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You have to give the folks over at Google credit. They might have been slow out of the blocks launching their social media site Google+, but they’re doing everything they can to make sure it takes off now – and not everyone is pleased about it.

On Thursday Google CEO Larry Page laid out his company’s earnings picture, and at the same time bragged that Google+ has more than 90 million registered users. That’s more than twice the 40 million users Google reported in October.

“We’re very excited about the growth we’ve had, and we’ve certainly seen a tremendous number of people added every day,” Page said during the presentation.

It took Facebook almost four years to reach the 90 million user mark, but at the same time Facebook now boasts over 800 regular users. So Google Plus has a long way to go to catch up – which is where the creative tactics come in.

Since launching the social network last June, Page said they’ve added on average one new feature every day. Clearly they are working hard to make the service worth using, and trying to drive up the number of users by offering a valuable service.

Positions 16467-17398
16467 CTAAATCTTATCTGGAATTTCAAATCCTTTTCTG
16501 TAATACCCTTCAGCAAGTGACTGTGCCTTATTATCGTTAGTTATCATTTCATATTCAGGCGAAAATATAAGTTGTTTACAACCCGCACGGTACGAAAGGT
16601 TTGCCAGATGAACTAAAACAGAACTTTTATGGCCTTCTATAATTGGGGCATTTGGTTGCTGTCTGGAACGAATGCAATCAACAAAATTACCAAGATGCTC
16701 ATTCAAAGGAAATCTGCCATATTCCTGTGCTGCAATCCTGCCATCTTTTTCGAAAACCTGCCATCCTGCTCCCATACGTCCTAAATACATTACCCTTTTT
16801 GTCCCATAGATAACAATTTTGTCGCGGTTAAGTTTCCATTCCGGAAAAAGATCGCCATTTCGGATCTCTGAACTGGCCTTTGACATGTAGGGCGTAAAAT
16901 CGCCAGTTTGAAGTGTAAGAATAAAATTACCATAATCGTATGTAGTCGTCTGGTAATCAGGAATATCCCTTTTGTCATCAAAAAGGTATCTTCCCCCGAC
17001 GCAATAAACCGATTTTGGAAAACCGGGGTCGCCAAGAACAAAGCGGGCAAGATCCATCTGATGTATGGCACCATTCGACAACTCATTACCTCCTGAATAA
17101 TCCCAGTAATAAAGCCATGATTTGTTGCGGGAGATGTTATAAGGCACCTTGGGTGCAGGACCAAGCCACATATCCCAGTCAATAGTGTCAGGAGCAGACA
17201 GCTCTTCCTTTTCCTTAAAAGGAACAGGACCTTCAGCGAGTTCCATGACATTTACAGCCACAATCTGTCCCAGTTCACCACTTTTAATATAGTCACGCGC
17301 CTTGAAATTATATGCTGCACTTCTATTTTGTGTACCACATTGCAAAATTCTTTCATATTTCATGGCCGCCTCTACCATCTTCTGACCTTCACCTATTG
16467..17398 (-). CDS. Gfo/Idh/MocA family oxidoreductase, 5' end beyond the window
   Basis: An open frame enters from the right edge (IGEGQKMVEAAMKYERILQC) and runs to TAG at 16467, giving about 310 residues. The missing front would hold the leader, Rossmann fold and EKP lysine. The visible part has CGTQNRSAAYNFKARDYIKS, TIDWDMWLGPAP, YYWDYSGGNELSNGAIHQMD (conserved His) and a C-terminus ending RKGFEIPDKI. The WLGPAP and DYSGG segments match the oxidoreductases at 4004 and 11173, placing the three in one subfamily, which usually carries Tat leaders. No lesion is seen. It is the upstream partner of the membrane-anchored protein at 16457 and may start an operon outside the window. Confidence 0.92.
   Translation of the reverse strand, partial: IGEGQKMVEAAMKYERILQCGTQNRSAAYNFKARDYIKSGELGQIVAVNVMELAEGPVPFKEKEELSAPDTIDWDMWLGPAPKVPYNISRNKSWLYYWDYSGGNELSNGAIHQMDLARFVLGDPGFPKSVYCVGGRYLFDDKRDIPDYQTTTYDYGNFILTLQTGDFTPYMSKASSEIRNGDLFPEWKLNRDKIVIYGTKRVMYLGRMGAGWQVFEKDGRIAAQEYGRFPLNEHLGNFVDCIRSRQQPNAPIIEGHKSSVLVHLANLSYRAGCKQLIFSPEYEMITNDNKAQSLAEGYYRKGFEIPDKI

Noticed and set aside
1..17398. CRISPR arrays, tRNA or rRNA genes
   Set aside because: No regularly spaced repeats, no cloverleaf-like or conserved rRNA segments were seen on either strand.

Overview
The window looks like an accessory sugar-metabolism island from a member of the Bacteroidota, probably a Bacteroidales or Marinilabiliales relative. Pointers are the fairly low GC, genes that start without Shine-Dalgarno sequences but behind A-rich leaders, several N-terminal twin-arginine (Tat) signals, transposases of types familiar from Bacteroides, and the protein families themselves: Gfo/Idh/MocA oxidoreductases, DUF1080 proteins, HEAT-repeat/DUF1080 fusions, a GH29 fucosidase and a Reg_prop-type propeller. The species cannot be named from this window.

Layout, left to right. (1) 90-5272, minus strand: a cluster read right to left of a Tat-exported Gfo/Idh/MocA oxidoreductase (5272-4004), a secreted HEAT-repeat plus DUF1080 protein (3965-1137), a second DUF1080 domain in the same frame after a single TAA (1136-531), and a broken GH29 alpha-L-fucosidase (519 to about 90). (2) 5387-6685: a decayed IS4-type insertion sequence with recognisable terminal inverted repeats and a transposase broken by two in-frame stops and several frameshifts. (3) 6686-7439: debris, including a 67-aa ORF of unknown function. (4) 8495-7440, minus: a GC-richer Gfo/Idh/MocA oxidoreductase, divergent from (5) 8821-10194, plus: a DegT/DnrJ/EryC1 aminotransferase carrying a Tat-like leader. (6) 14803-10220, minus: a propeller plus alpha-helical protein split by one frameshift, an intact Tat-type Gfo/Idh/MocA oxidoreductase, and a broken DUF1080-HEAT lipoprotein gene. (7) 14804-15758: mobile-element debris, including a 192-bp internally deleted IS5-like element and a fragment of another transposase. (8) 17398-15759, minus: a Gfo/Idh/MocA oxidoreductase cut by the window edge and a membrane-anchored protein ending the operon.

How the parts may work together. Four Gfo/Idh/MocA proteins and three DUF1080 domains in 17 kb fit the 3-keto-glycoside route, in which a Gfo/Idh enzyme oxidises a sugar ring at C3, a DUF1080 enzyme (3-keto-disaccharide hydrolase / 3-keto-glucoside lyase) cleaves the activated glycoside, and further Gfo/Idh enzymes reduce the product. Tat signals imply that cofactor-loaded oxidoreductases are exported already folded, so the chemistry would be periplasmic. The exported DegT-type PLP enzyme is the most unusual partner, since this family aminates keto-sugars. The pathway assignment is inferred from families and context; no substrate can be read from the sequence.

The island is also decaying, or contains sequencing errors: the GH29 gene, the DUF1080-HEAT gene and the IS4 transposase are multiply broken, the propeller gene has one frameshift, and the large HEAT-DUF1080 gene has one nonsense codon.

But as IT Gawker noticed, now new Google users who sign up for any Google property are also required to sign up for Gmail and Google+ at the same time. Want access to Google Docs? You’re a member of Google Plus.

And while it might be possible to overlook forcing one free account on people who sign up for any Google account, messing with Google’s search results is more worrisome.

The folks over at Search Engine Land took an in-depth look at just how far Google is going to inject Google plus results in the results of your standard search. As the article points out, this can be a fairly useful feature – but it is interesting that other social media results appear to be taking a back seat to Google+ results.

Clearly Google is a serious player in the social media marketplace, and clearly their efforts to expand the user base of Google Plus are working. What will be interesting to see is just how far they can push these efforts without irritating potential users and driving them away.

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